Most recently, Genavir, the vessel operating arm of the French Research Institute for Exploitation of the Sea (a.k.a. Ifremer: wwz.ifremer.fr/en/The-Institute) started using XChange Telemed, to minimize the impact of illness and injury on five ocean-going research vessels; Alis, Antea, L’Atalante, Pourquoi Pas? & Thalassa. All are part of the French Oceanographic Fleet and are connected using a customized VSAT service from Marlink. Now with XChange Telemed fully integrated, crew and scientists aboard benefit from a highly reliable direct link to medical experts on shore, should they fall ill or suffer an injury.

Remote medical assistance is especially important for research vessels. In Genavir’s case, the ships are often chartered and deployed for two to three months at sea on a scientific mission without a port call. Previously, any serious medical conditions or injuries on board could entail a return to port, resulting in a premature end to the scientific mission. By providing a high quality live video and data link to medical experts on shore, XChange Telemed can help to mitigate the need for returning to port for medical reasons, and contribute to the comfort, wellbeing and recovery of the patient while the vessel remains at sea.

Considering the public funding nature of many scientific missions, remaining at sea for the full duration is the only way to complete the planned research, as financial challenges would normally rule out restarting the project. Genavir selected XChange Telemed to avoid these circumstances and enable its vessel charterers to maximize their investment and time at sea.

Through integration with Marlink’s VSAT service, XChange Telemed sessions are bandwidth prioritized to ensure high availability of service for connecting with medical staff ashore. This integration of application and network allows for greater control and optimization of the link on ship and ashore, ensuring fast data connectivity and best quality video, audio and HD images.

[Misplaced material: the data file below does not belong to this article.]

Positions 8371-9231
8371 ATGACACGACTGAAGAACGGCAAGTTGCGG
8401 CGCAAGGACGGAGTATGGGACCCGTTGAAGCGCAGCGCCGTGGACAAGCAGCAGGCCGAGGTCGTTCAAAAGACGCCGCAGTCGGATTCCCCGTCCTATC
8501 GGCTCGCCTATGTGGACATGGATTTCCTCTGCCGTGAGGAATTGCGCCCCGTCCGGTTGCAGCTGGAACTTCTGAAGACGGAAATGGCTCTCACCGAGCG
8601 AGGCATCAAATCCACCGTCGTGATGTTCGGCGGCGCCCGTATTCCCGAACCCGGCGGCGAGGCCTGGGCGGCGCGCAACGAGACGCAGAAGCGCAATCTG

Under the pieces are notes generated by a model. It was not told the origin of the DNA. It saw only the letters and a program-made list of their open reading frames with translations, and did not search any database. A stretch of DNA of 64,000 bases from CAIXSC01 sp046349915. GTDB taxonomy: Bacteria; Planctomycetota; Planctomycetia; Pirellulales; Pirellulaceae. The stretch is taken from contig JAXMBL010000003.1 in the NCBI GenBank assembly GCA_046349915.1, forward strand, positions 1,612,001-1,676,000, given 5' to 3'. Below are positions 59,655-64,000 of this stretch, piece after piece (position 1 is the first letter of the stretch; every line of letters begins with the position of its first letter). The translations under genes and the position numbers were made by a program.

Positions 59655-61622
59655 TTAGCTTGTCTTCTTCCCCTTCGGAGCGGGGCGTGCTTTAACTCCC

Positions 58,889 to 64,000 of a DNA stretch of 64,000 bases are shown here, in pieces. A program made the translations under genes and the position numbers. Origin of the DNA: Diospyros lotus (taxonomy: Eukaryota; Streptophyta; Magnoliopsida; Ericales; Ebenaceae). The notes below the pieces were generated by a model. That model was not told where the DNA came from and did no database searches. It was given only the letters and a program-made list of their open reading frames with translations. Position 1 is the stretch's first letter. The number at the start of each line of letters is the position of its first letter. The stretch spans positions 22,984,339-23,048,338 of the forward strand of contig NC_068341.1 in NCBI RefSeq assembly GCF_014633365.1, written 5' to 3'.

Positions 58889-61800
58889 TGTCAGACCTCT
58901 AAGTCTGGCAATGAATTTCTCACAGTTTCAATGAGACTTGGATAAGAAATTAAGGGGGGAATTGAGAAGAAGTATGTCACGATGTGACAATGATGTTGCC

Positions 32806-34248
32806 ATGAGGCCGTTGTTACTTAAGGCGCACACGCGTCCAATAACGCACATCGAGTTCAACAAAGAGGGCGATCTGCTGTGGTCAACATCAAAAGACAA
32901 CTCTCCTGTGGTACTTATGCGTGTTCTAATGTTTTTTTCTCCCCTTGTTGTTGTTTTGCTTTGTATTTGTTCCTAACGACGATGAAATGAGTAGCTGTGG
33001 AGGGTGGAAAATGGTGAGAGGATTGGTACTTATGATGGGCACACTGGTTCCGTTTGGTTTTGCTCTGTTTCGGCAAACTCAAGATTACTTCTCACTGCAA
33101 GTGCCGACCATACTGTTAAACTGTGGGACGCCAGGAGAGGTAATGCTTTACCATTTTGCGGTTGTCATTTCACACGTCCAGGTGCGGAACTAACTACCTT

Providing the flexibility to integrate XChange Telemed into their existing welfare programs, for the first time in a maritime telemedicine service, customers can choose between utilizing remote medical assistance from compatible public Telemedical Maritime Assistance Service (TMAS) centers, or an appointed doctor or a private medical organization. This adds flexibility and is especially important for charterers who may already have existing medical support agreements in place.


The Temesis vessel crossing the equator
with Linie Aquavit aboard.

By combining live data from the on board medical kit and patient file with a live video link, XChange Telemed enables professional support from shore for trained medical personnel on board,” said Pierre Aldebert, QHSE Manager, Genavir. “It will help to diagnose conditions and develop treatments for crew members and scientists, which may enable our ships to remain at sea and complete their mission in the event of illness or injury.”

Enabling Scientific Collaboration
Genavir’s research vessels have been enjoying the high bandwidth provided by Marlink’s VSAT services for six years. Using a customized configuration, it provides the speed and capacity needed for collaboration with colleagues on shore and the transfer of research data, in addition to flexibility that can accommodate special projects, such as the 2014 Night of the Abyss event.

For this educational event, Marlink was tasked with temporarily boosting bandwidth for a short period, enabling Ifremer scientists to conduct a live video broadcast and conference from the ‘Pourquoi pas?’ research ship located in the
mid-Atlantic.

In addition to live video of presentations by scientists on board, the increased bandwidth also enabled a live stream of footage from an underwater ROV (Remotely Operated Vehicle).